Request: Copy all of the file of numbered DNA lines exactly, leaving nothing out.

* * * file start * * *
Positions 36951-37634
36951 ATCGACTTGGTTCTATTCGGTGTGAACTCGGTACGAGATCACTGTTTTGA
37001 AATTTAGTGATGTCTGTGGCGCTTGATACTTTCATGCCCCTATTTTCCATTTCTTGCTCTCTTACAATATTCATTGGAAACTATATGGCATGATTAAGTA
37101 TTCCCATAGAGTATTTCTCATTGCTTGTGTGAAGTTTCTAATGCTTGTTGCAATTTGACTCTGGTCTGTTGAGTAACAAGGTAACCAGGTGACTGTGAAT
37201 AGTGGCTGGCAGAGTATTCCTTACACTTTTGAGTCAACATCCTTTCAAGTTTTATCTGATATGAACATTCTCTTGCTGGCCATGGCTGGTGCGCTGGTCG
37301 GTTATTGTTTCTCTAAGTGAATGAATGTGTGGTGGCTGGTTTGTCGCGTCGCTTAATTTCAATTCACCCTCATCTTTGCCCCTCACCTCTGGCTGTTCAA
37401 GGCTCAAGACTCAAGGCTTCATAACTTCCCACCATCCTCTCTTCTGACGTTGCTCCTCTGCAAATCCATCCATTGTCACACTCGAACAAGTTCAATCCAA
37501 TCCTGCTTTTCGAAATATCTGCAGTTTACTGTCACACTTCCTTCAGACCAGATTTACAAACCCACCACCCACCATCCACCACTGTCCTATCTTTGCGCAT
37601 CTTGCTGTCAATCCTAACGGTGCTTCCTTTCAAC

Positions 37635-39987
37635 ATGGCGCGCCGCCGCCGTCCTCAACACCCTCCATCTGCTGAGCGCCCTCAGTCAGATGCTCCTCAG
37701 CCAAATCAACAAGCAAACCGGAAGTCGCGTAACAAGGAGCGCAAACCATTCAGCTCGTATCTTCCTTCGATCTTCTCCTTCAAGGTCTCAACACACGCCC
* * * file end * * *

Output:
Positions 36951-37634
36951 ATCGACTTGGTTCTATTCGGTGTGAACTCGGTACGAGATCACTGTTTTGA
37001 AATTTAGTGATGTCTGTGGCGCTTGATACTTTCATGCCCCTATTTTCCATTTCTTGCTCTCTTACAATATTCATTGGAAACTATATGGCATGATTAAGTA
37101 TTCCCATAGAGTATTTCTCATTGCTTGTGTGAAGTTTCTAATGCTTGTTGCAATTTGACTCTGGTCTGTTGAGTAACAAGGTAACCAGGTGACTGTGAAT
37201 AGTGGCTGGCAGAGTATTCCTTACACTTTTGAGTCAACATCCTTTCAAGTTTTATCTGATATGAACATTCTCTTGCTGGCCATGGCTGGTGCGCTGGTCG
37301 GTTATTGTTTCTCTAAGTGAATGAATGTGTGGTGGCTGGTTTGTCGCGTCGCTTAATTTCAATTCACCCTCATCTTTGCCCCTCACCTCTGGCTGTTCAA
37401 GGCTCAAGACTCAAGGCTTCATAACTTCCCACCATCCTCTCTTCTGACGTTGCTCCTCTGCAAATCCATCCATTGTCACACTCGAACAAGTTCAATCCAA
37501 TCCTGCTTTTCGAAATATCTGCAGTTTACTGTCACACTTCCTTCAGACCAGATTTACAAACCCACCACCCACCATCCACCACTGTCCTATCTTTGCGCAT
37601 CTTGCTGTCAATCCTAACGGTGCTTCCTTTCAAC

Positions 37635-39987
37635 ATGGCGCGCCGCCGCCGTCCTCAACACCCTCCATCTGCTGAGCGCCCTCAGTCAGATGCTCCTCAG
37701 CCAAATCAACAAGCAAACCGGAAGTCGCGTAACAAGGAGCGCAAACCATTCAGCTCGTATCTTCCTTCGATCTTCTCCTTCAAGGTCTCAACACACGCCC